Dr. Christopher Hodgkins, professor of English, has been awarded a $250,000 National Endowment for the Humanities Scholarly Editions Grant. The money will be used to support co-editor Hodgkins and Robert Whalen of Northern Michigan University (NMU), in producing “George Herbert: Complete Prose, with Latin and Greek Verse.”
A once-in-several-generations project, Hodgkins’ and Whalen’s edition will provide a foundational resource for Herbert studies. When completed, it will include digital captures of all known manuscripts and first print editions of Herbert’s works—all of the latter housed in the Special Collections of UNCG’s Walter Clinton Jackson Library. The edition also will present original-spelling transcriptions linked to the high-resolution images of each manuscript or print page; edited texts, partially modernized; translations of the Latin and Greek works; and a scholarly apparatus that includes a full set of textual and critical annotations. Constructed as an XML database, the finished product will yield both a digital version accessible and searchable through conventional web browsers and a manuscript for print publication. Together with generous support from UNCG and NMU, the award funds all aspects of production over a three-year period.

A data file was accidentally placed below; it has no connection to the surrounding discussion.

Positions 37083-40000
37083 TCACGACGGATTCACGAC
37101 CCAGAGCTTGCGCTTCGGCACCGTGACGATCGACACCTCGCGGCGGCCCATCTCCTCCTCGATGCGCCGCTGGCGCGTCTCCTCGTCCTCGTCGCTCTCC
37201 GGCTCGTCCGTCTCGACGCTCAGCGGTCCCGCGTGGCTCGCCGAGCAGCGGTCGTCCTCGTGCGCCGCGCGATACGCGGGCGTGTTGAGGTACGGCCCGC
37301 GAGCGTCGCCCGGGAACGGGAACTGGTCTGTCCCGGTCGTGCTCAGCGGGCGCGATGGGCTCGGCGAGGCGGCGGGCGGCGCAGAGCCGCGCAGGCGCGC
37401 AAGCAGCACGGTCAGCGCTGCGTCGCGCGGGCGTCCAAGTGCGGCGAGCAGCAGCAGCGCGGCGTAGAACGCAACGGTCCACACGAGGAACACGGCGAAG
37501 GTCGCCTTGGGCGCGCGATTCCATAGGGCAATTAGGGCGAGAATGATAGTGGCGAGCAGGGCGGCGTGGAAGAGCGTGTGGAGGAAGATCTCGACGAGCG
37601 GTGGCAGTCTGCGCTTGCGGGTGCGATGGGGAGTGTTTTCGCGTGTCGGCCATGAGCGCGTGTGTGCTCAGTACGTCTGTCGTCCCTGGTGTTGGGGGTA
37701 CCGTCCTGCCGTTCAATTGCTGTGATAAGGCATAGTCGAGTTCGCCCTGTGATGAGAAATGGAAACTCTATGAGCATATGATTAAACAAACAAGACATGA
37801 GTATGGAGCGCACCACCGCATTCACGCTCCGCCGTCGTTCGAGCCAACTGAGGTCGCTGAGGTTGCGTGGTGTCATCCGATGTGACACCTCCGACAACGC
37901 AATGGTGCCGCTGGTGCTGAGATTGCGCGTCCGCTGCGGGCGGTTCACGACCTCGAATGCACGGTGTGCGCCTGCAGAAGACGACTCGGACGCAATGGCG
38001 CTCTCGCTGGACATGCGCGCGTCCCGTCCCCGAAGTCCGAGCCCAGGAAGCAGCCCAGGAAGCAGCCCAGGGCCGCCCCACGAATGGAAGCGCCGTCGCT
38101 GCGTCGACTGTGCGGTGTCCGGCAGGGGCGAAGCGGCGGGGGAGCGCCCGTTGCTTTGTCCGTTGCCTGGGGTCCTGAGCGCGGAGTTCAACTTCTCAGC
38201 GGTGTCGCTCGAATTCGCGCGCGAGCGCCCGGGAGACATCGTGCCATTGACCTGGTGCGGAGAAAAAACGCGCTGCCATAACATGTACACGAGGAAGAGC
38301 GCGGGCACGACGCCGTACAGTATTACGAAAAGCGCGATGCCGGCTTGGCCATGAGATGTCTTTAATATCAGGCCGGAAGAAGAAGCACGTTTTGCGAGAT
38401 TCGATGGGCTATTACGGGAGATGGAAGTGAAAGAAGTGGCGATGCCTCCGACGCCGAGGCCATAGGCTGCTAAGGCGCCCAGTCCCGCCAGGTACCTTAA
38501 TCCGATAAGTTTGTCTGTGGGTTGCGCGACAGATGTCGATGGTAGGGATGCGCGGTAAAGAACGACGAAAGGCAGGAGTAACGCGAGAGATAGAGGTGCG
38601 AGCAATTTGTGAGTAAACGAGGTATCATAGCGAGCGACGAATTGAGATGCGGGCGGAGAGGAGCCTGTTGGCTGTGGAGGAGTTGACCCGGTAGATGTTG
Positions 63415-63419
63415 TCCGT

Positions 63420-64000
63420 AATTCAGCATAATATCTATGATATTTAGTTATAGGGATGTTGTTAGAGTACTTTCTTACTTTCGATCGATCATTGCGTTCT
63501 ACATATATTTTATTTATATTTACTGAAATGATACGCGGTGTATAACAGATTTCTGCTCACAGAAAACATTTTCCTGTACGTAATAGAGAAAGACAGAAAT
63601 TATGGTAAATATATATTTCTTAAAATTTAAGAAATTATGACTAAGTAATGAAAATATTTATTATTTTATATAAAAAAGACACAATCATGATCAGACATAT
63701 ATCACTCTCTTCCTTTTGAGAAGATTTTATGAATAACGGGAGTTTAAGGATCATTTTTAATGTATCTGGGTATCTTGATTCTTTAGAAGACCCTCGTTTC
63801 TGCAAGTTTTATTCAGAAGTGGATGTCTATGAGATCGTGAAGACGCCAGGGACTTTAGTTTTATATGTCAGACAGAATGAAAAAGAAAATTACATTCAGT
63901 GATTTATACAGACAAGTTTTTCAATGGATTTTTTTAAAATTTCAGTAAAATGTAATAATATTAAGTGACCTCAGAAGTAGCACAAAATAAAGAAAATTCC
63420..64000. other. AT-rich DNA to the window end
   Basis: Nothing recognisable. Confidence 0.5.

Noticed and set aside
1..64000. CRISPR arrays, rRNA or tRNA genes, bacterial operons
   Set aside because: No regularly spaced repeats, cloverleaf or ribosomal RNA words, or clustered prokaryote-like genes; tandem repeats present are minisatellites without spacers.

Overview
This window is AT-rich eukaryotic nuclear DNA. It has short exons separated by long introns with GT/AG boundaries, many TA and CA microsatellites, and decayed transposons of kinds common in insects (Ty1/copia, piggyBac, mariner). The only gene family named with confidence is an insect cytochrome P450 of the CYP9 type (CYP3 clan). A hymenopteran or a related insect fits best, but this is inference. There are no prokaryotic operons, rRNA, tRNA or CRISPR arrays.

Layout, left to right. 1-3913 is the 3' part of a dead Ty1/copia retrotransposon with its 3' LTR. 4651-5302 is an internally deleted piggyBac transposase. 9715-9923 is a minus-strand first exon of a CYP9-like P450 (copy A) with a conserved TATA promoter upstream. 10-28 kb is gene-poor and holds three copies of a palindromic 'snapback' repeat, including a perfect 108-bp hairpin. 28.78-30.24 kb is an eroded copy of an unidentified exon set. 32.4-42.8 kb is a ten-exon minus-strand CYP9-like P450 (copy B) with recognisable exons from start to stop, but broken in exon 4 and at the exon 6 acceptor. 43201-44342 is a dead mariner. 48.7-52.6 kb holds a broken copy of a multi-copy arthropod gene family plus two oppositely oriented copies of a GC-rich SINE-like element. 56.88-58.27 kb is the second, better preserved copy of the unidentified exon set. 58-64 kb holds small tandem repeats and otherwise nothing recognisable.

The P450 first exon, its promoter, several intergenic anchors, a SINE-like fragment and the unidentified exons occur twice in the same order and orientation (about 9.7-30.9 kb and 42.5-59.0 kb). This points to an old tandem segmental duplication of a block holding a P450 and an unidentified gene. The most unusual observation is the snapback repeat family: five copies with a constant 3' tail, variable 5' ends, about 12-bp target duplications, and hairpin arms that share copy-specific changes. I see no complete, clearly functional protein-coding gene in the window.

George Herbert (1593-1633) was a near contemporary of John Donne and William Shakespeare, public orator at Cambridge University and a priest in the Church of England before the English Civil War.
He is best known, however, as one of the “metaphysical” poets and author of The Temple, widely considered the finest volume of devotional verse in the language. A poet’s poet, his influence as a master of form and technique has reached across the centuries to inform the works of Emily Dickinson, Gerard Manley Hopkins, T. S. Eliot, Elizabeth Bishop, Philip Larkin, Seamus Heaney and Geoffrey Hill, to name but a few of his artistic progeny.
“Complete Prose, with Latin and Greek Verse” is a major expansion of Hodgkins’ and Whalen’s previous edition of Herbert’s English poetry, The Digital Temple. This earlier project, also funded by the NEH, was published in 2013 by University of Virginia Press and selected that year by the American Library Association’s Choice as one of its Outstanding Academic Titles. It can be found by all UNCG students, faculty and staff at http://digitaltemple.rotunda.upress.virginia.edu/ via the databases supported by Jackson Library.
By Campus Weekly Staff